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Devoutly to be wished. To die, to sleep;
To sleep, perchance to dream; ay, there's the rub ;
For who would bear the whips and scorns of time, The oppressor's wrong, the proud man's contumely,
The pangs of despised love, the law's delay,
And makes us rather bear those ills we have
Ophelia at the suggestion of her father and the other conspirators, comes in at this juncture and sounds Hamlet as to plighted love and gives back the gifts he gave her.
Hamlet pretending to madness still talks double and asks Ophelia if she be honest, fair and beautiful.
She says: "Could beauty, my lord, have better commerce than with beauty?"
Hamlet replies: "Ay, truly, for the power of beauty will sooner transform honesty from what it is to a bawd, than the force of honesty can translate beauty into his likeness; this was sometime a paradox, but now the time gives it proof. I did love you once."
Ophelia says: "Indeed, my lord, you made me believe so."
And then the fickle Hamlet says: "I loved you not," and with supercilious advice, exclaims:
"Get thee to a nunnery!
Why would'st thou be a breeder of sinners?
But yet I could accuse me of such things
That it were better my mother had not borne me. I am very proud, revengeful, ambitious;
With more offenses at my back
Than I have thoughts to put them in;
Imagination to give them shape,
Or time to act them in.
What should such fellows as I do
Crawling between heaven and earth?
We are arrant knaves all, believe none of us—
Go thy ways to a nunnery!
If thou dost marry, I'll give thee this plague for
Be thou as chaste as ice, as pure as snow!
Thou shalt not escape calumny!
If thou wilt needs marry, marry a fool;
For wise men know well enough what monsters women make of them!
Go! get thee to a nunnery!"
Hamlet thus plays the madman to the eye and mind of Ophelia, that she may report his lunacy; and believing her former lover deranged, after his exit utters this wail of grief:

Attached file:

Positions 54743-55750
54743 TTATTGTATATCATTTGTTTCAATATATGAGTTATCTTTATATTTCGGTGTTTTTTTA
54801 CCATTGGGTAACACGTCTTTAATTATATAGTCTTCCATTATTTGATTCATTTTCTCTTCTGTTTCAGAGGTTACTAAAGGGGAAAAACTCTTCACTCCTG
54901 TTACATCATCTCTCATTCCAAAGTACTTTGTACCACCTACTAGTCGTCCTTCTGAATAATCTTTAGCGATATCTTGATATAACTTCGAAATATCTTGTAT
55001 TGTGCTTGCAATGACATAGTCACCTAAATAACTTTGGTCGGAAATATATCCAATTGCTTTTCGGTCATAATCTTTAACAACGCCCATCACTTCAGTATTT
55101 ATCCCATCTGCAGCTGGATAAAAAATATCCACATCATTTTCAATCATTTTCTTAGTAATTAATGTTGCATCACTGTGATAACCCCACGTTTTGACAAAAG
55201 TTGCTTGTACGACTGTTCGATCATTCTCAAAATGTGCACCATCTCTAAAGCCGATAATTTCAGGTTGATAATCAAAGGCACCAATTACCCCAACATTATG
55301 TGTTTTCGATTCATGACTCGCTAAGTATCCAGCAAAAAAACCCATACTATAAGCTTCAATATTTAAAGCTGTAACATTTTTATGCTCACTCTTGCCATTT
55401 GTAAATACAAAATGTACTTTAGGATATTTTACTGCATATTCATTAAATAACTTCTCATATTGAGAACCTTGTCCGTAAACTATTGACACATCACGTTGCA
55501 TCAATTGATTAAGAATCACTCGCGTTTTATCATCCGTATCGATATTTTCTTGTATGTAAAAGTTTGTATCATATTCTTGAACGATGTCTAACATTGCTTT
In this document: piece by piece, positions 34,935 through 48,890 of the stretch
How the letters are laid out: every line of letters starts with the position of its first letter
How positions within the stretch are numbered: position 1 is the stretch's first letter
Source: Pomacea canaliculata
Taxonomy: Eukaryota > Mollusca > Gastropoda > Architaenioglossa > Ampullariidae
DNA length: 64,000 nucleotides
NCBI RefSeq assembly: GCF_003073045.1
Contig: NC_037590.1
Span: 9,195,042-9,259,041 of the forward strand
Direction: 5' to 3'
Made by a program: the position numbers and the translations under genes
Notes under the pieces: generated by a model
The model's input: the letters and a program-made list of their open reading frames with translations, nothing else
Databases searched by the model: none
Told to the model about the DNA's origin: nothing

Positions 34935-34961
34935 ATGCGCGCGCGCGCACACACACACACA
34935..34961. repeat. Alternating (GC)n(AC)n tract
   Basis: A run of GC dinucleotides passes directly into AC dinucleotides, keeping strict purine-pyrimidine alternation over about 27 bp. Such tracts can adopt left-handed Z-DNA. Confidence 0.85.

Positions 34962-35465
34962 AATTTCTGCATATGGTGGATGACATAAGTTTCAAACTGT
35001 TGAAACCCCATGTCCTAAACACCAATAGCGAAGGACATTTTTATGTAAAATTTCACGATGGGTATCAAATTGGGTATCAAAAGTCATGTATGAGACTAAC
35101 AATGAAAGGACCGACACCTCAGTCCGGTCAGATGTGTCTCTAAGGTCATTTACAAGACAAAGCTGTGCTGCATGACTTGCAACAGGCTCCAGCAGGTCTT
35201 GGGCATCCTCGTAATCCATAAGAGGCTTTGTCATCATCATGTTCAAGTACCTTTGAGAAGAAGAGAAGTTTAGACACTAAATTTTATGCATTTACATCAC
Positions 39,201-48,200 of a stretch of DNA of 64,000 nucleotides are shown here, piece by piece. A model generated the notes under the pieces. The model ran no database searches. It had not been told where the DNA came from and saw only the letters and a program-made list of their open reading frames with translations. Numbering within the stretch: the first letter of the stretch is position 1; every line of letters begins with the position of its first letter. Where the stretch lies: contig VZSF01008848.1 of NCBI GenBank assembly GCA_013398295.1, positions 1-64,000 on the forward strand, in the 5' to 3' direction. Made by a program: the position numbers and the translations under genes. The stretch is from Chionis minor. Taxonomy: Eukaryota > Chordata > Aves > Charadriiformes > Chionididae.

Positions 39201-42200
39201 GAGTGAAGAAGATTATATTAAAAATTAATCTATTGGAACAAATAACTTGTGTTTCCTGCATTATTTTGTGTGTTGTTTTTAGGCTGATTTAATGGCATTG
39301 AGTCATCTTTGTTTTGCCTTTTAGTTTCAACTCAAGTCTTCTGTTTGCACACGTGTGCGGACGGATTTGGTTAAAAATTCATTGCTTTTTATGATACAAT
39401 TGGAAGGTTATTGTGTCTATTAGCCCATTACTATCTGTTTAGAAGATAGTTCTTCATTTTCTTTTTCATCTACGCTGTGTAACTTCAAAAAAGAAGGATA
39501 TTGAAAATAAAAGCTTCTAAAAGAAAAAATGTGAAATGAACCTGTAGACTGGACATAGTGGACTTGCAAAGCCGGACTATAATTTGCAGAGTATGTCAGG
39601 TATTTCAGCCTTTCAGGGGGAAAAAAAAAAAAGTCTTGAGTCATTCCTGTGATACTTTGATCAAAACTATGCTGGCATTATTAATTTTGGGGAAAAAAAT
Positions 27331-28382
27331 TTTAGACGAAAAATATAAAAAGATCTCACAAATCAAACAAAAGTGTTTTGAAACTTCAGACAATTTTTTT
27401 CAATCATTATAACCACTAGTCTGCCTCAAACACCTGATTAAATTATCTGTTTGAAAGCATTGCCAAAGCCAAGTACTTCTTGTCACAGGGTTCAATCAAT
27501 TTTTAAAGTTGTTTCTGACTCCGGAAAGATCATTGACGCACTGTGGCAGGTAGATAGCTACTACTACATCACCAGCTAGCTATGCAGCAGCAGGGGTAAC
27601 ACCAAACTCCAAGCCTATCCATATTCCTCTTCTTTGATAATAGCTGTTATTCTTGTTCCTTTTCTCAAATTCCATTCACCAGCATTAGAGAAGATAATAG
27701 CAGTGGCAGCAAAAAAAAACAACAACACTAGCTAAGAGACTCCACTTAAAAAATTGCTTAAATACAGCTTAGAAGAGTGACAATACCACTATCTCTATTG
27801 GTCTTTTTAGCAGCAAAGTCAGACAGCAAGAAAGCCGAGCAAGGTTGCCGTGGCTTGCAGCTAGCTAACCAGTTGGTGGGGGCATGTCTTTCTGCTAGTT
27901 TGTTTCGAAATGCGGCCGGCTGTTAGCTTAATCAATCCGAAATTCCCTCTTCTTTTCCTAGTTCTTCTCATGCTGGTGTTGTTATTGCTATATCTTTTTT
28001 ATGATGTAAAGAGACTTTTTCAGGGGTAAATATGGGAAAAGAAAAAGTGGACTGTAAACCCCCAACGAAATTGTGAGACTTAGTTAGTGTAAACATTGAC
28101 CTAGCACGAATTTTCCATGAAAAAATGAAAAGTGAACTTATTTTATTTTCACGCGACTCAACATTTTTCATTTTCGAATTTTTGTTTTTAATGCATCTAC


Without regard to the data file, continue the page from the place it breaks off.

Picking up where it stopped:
"O, what a noble mind is here o'erthrown!
The courtier's, soldier's, scholar's eye, tongue, sword;
The expectancy and rose of the fair state,
To have seen what I have seen, see what I see.”
The instruction of Hamlet to the players is the most conclusive evidence that William Shakspere was not only the greatest dramatic author, but an actor and orator of matchless mould.
There was no character that his soul conceived in any of his plays, fool or philosopher, that he could not act better than any man in his company.
In the first rehearsal of his plays he usually read the lines to his men and gave them the cue and philosophy of the character to be enacted.
A few days before the play of Hamlet I heard him deliver this speech for the edification of the whole troupe, that they might know how to render their lines in an effective and oratorical manner:
"Speak the speech, I pray you, as I pronounced
As I may say, whirlwind of your passion,
Ears of the groundlings, who for the most part
It out-herods Herod; pray you avoid it.
Though it make the unskilled laugh, cannot but
O, there be players that I have seen play,
In all the troubles and vicissitudes of Hamlet's life, young Lord Horatio remained his unfaltering friend; and this tribute to friendship is one of the best in Shakspere. Hamlet says:
"Horatio, thou art even as just a man
For what advancement may I hope from thee,
To feed and clothe thee? Why should the poor be flattered?
No, let the candied tongue lick absurd pomp,
Since my dear soul was mistress of its choice